Former Attorney General Sessions had unnerved many in the industry when, in January 2018, he rescinded the Obama-era Cole Memorandum, which had deemphasized federal prosecution of state legal cannabis enterprises. Even after doing so, however, actual enforcement activity did not noticeably change and the feds appeared to stay away from those operating under local law. In addition, current Attorney General Barr, in his confirmation hearing, stated he believes that rescinding Cole was a mistake and that he had no interest in pursuing enforcement against state legal businesses.
With the U.S. House now in the hands of the Democrats, who tend to favor legalizing cannabis, a number of legislative efforts to move towards that goal have been launched. There is also support from Republicans, particularly those from cannabis-legal states, where multi-millions in taxes have been collected from cannabis sales and many jobs have been created. One example of those efforts, the SAFE Banking Act, which has passed the House Financial Services Committee with some bipartisan support, would open up more opportunities for cannabis companies to access bank accounts and obtain loans. As noted below, is not clear what the future portends for this bill and dozens of others currently pending in both houses of Congress.
The U.S. Securities and Exchange Commission made clear a number of years ago that it had no objection to U.S. cannabis companies going public and trading their stock in U.S. markets and trading platforms, as long as those companies clearly identified to investors the risk factors of doing so. The Financial Industry Regulatory Authority (FINRA), which oversees trading and brokerage firms, also accepts trading of these stocks.
The passage of the Agriculture Improvement Act of 2018 (also known as the Farm Bill) last December was a key turning point. The Farm Bill legalized hemp federally, as well as CBD derived from hemp, subject to finalizing regulations to implement the bill and obtaining guidance from the FDA on certain CBD products. The bill was championed by Sen. Majority Leader Mitch McConnell, who believed that legalizing hemp could provide a needed jolt to his beleaguered Kentucky farmers. This appears to be one reason the exchanges have warmed to the idea of listing CBD companies.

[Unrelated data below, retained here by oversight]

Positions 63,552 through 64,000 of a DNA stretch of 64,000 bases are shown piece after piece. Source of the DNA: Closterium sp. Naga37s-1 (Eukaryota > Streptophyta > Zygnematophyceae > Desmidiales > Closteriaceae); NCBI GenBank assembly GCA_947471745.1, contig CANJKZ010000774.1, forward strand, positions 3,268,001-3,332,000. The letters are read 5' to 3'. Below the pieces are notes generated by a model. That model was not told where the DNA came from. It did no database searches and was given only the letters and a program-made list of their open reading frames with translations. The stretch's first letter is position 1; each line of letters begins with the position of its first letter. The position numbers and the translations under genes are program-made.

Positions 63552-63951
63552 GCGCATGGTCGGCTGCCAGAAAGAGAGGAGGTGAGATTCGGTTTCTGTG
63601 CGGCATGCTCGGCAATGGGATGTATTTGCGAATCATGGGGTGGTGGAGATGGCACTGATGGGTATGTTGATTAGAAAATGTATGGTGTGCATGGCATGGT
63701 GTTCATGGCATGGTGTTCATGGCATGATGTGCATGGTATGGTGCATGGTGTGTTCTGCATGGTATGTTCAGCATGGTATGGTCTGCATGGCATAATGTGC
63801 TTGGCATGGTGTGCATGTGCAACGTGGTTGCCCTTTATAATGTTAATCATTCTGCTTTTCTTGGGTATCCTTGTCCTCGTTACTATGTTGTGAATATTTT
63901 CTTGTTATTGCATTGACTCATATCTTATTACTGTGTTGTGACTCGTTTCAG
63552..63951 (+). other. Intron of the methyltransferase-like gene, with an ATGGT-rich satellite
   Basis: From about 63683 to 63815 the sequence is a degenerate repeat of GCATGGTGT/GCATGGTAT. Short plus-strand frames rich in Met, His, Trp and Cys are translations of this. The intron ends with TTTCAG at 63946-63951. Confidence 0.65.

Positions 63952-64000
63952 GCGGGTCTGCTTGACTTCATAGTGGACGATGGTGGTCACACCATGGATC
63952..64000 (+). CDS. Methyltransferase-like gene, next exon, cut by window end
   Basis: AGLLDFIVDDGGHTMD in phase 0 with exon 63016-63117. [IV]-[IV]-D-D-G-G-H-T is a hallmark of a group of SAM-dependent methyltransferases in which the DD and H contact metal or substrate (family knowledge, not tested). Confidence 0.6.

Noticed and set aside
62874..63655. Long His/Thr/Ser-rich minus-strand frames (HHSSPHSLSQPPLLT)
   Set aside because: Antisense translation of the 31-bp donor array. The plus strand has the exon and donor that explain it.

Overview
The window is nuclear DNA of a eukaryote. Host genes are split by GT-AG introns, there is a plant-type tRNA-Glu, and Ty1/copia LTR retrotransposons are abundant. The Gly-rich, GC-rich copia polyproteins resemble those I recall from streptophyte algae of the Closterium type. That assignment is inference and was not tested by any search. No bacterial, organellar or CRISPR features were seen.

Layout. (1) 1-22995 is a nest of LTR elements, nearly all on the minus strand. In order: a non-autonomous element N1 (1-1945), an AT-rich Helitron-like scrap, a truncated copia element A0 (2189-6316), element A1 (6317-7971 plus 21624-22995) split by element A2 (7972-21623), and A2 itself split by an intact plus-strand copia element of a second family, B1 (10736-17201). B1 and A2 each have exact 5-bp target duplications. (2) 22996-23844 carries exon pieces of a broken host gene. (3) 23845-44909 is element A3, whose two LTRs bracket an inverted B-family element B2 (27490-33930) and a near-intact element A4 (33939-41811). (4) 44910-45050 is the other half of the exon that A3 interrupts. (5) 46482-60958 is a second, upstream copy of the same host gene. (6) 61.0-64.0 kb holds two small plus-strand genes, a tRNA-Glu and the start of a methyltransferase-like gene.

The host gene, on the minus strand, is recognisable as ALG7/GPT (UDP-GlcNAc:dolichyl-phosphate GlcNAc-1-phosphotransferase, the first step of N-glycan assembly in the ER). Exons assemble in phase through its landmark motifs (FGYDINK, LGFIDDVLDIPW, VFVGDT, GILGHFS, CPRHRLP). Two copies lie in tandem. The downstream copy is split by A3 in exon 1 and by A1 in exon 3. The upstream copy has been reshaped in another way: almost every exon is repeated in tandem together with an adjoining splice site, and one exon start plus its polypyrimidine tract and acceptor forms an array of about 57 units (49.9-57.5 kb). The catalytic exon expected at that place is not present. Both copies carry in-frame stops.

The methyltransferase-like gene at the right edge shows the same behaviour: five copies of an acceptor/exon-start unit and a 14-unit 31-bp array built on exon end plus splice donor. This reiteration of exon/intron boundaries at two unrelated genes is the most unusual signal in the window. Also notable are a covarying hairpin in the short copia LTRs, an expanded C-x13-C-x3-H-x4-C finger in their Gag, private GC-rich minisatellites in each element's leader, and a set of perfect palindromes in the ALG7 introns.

These positive developments must be tempered by statements by McConnell that he is not really interested in further legislative moves towards cannabis legalization at this point. The powerful Chair of the Senate Rules Committee, Lindsay Graham (R-SC), has made similar statements. Republican supporters of reduced criminalization, like Colorado Senator Cory Gardner, are presenting “states’ rights” bills like the STATES Act, which would not legalize cannabis but would declare state-legal cannabis not subject to the Controlled Substances Act or federal enforcement. This could give Republicans, who tend to favor federalism, cover by saying they did not legalize marijuana but left the decision to the states. It is not clear if the Senate currently has the stomach to move ahead with a bill like this.
Even moving from “no way this will ever happen” to “not clear if the Senate currently has the stomach” is a major change in affecting the level of optimism in the industry towards the eventual move to legalization. So with all the developments above, especially regarding public opinion, the exchange listing of a few companies and the new willingness of U.S. investment banks to enter the space, U.S. cannabis companies feel more positively than ever about the future of the industry and trading publicly here.
All these trends together have led companies considering a public trading stock to reconsider the need to move to Canada to do so. So as we move into summer in the Northern Hemisphere, Canada remains an awesome place to visit and learn, but it appears we are moving away from the use of their stock exchanges for U.S. cannabis companies.